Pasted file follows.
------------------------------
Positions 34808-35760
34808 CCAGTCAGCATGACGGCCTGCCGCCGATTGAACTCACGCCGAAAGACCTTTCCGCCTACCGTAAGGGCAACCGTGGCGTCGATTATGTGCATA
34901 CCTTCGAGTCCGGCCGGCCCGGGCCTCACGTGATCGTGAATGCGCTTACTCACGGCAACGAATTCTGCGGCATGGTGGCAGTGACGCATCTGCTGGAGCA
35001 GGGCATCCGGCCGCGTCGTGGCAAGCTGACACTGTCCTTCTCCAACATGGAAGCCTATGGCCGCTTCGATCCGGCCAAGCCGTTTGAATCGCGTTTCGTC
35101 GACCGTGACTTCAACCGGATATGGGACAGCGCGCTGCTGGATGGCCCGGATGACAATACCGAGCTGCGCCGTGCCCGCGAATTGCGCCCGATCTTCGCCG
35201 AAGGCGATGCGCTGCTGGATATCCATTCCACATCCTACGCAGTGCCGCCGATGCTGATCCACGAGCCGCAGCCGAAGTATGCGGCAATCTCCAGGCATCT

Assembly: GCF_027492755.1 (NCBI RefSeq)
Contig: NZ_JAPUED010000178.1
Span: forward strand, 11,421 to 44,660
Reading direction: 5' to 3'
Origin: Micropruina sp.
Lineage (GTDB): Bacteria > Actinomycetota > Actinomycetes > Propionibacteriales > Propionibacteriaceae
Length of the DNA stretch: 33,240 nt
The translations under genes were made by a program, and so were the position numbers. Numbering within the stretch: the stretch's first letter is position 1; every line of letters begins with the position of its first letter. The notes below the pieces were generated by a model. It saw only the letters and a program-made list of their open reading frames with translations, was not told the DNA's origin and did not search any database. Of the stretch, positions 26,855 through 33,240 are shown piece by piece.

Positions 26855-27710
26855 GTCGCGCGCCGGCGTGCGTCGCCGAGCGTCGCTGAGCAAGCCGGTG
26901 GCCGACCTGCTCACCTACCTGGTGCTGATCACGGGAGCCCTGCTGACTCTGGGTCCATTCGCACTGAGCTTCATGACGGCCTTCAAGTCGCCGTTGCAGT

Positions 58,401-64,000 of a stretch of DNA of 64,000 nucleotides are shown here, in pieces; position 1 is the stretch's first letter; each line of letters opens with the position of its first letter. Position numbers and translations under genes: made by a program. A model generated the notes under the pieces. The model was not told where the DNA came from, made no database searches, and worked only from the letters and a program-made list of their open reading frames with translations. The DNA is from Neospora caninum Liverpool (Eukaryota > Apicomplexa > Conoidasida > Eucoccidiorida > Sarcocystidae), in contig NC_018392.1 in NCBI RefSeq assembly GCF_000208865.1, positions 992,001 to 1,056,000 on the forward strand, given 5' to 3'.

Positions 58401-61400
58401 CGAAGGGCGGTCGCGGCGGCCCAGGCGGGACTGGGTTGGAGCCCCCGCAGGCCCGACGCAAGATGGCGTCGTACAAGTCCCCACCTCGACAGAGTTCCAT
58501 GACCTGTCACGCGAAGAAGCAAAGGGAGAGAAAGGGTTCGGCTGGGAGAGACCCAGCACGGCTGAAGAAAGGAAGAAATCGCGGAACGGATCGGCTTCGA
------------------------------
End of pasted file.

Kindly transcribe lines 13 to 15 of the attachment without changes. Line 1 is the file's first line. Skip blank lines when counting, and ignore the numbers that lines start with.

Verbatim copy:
Length of the DNA stretch: 33,240 nt
The translations under genes were made by a program, and so were the position numbers. Numbering within the stretch: the stretch's first letter is position 1; every line of letters begins with the position of its first letter. The notes below the pieces were generated by a model. It saw only the letters and a program-made list of their open reading frames with translations, was not told the DNA's origin and did not search any database. Of the stretch, positions 26,855 through 33,240 are shown piece by piece.

Positions 26855-27710